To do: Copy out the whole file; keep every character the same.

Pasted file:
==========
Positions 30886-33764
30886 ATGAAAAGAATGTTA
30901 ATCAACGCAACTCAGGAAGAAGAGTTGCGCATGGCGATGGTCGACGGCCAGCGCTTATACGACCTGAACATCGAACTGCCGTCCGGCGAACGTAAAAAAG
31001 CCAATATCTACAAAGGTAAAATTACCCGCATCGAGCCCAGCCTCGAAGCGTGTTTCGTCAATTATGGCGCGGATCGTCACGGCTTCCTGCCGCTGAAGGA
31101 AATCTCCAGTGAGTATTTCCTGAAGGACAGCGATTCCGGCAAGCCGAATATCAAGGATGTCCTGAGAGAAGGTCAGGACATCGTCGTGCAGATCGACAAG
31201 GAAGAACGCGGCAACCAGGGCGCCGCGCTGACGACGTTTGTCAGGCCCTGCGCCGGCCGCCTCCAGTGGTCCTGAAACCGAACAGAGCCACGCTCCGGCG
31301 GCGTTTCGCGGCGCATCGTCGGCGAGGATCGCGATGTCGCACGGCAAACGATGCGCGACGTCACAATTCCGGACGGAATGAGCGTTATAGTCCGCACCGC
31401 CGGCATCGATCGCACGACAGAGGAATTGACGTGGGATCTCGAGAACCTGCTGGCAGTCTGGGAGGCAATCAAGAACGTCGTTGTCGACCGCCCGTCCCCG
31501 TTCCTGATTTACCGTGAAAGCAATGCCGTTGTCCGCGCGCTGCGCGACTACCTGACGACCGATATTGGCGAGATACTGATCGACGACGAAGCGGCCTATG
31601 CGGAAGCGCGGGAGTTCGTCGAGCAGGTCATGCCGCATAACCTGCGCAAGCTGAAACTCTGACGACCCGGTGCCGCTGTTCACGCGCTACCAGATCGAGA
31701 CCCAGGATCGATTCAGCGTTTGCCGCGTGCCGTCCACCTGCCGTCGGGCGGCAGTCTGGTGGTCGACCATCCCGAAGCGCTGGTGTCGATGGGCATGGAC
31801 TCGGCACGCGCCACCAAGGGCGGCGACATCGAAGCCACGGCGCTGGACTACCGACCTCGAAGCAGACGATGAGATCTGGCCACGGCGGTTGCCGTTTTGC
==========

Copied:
Positions 30886-33764
30886 ATGAAAAGAATGTTA
30901 ATCAACGCAACTCAGGAAGAAGAGTTGCGCATGGCGATGGTCGACGGCCAGCGCTTATACGACCTGAACATCGAACTGCCGTCCGGCGAACGTAAAAAAG
31001 CCAATATCTACAAAGGTAAAATTACCCGCATCGAGCCCAGCCTCGAAGCGTGTTTCGTCAATTATGGCGCGGATCGTCACGGCTTCCTGCCGCTGAAGGA
31101 AATCTCCAGTGAGTATTTCCTGAAGGACAGCGATTCCGGCAAGCCGAATATCAAGGATGTCCTGAGAGAAGGTCAGGACATCGTCGTGCAGATCGACAAG
31201 GAAGAACGCGGCAACCAGGGCGCCGCGCTGACGACGTTTGTCAGGCCCTGCGCCGGCCGCCTCCAGTGGTCCTGAAACCGAACAGAGCCACGCTCCGGCG
31301 GCGTTTCGCGGCGCATCGTCGGCGAGGATCGCGATGTCGCACGGCAAACGATGCGCGACGTCACAATTCCGGACGGAATGAGCGTTATAGTCCGCACCGC
31401 CGGCATCGATCGCACGACAGAGGAATTGACGTGGGATCTCGAGAACCTGCTGGCAGTCTGGGAGGCAATCAAGAACGTCGTTGTCGACCGCCCGTCCCCG
31501 TTCCTGATTTACCGTGAAAGCAATGCCGTTGTCCGCGCGCTGCGCGACTACCTGACGACCGATATTGGCGAGATACTGATCGACGACGAAGCGGCCTATG
31601 CGGAAGCGCGGGAGTTCGTCGAGCAGGTCATGCCGCATAACCTGCGCAAGCTGAAACTCTGACGACCCGGTGCCGCTGTTCACGCGCTACCAGATCGAGA
31701 CCCAGGATCGATTCAGCGTTTGCCGCGTGCCGTCCACCTGCCGTCGGGCGGCAGTCTGGTGGTCGACCATCCCGAAGCGCTGGTGTCGATGGGCATGGAC
31801 TCGGCACGCGCCACCAAGGGCGGCGACATCGAAGCCACGGCGCTGGACTACCGACCTCGAAGCAGACGATGAGATCTGGCCACGGCGGTTGCCGTTTTGC